Vision using multiple distinct rod opsins in deep-sea fishes

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Science  10 May 2019:
Vol. 364, Issue 6440, pp. 588-592
DOI: 10.1126/science.aav4632

Fish catch color with rods

Vertebrates are typically thought to have a consistent system for processing light, in which multiple cone opsins permit color vision during the day, but a single rod opsin provides only monochrome vision in the dark. Musilova et al. analyzed more than 100 deep-sea fish genomes and found a previously unknown proliferation of rod opsin genes that generate rod opsin photopigments that are tuned to different wavelengths of light. These receptors may allow the fish to perceive bioluminescent signals that pervade their deep-sea environment. These results reveal a previously undescribed visual system that allows for color vision in the dark.

Science, this issue p. 588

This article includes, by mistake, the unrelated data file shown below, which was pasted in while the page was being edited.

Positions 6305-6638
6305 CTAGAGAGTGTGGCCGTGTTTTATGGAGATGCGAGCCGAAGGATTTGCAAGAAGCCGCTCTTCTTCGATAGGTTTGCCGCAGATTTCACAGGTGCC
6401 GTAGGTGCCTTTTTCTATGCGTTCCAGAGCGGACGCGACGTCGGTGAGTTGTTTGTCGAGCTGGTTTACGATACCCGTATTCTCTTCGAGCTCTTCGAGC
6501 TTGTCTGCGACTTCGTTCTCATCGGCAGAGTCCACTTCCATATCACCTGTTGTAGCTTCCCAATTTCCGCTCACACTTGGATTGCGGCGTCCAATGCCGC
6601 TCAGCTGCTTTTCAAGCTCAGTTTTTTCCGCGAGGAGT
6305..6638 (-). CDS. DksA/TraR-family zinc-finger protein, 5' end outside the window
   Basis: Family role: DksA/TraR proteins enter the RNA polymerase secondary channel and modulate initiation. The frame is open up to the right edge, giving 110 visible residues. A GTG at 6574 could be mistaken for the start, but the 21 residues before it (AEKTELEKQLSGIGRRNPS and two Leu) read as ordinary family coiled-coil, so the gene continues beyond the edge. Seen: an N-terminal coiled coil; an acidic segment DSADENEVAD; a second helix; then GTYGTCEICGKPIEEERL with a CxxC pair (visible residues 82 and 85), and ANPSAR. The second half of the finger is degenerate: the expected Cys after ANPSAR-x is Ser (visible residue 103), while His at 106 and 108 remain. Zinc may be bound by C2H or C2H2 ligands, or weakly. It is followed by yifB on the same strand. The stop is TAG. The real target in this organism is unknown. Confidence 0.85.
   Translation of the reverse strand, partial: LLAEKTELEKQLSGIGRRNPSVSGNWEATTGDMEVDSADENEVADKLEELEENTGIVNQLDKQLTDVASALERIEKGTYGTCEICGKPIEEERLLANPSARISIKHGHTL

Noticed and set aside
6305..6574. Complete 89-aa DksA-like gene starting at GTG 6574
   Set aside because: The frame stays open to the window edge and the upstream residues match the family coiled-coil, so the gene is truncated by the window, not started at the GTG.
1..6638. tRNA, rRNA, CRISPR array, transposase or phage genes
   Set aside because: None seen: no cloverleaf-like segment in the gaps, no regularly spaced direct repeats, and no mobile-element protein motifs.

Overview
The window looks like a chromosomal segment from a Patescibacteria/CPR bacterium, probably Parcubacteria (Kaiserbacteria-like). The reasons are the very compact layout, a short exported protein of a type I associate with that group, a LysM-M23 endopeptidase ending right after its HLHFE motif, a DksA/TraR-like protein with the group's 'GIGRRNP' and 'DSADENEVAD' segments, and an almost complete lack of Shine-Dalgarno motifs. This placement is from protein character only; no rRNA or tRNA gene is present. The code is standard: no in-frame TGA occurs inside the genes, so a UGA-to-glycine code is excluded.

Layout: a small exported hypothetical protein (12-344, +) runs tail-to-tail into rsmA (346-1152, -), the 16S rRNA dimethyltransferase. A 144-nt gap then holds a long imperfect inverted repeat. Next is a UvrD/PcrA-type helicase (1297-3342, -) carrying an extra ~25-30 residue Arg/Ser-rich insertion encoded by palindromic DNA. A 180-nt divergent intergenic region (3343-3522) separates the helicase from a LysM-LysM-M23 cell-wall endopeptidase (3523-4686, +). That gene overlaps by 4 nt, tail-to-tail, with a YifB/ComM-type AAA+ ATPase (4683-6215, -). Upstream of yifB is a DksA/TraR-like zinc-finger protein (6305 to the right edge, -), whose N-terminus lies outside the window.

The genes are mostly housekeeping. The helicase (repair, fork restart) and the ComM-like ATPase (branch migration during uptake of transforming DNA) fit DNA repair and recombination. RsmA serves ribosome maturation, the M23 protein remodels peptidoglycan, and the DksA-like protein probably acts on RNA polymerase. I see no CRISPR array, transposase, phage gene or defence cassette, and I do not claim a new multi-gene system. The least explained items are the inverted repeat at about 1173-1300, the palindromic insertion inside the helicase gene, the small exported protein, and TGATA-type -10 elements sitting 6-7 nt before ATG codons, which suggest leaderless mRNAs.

Vertebrate vision is accomplished through light-sensitive photopigments consisting of an opsin protein bound to a chromophore. In dim light, vertebrates generally rely on a single rod opsin [rhodopsin 1 (RH1)] for obtaining visual information. By inspecting 101 fish genomes, we found that three deep-sea teleost lineages have independently expanded their RH1 gene repertoires. Among these, the silver spinyfin (Diretmus argenteus) stands out as having the highest number of visual opsins in vertebrates (two cone opsins and 38 rod opsins). Spinyfins express up to 14 RH1s (including the most blueshifted rod photopigments known), which cover the range of the residual daylight as well as the bioluminescence spectrum present in the deep sea. Our findings present molecular and functional evidence for the recurrent evolution of multiple rod opsin–based vision in vertebrates.

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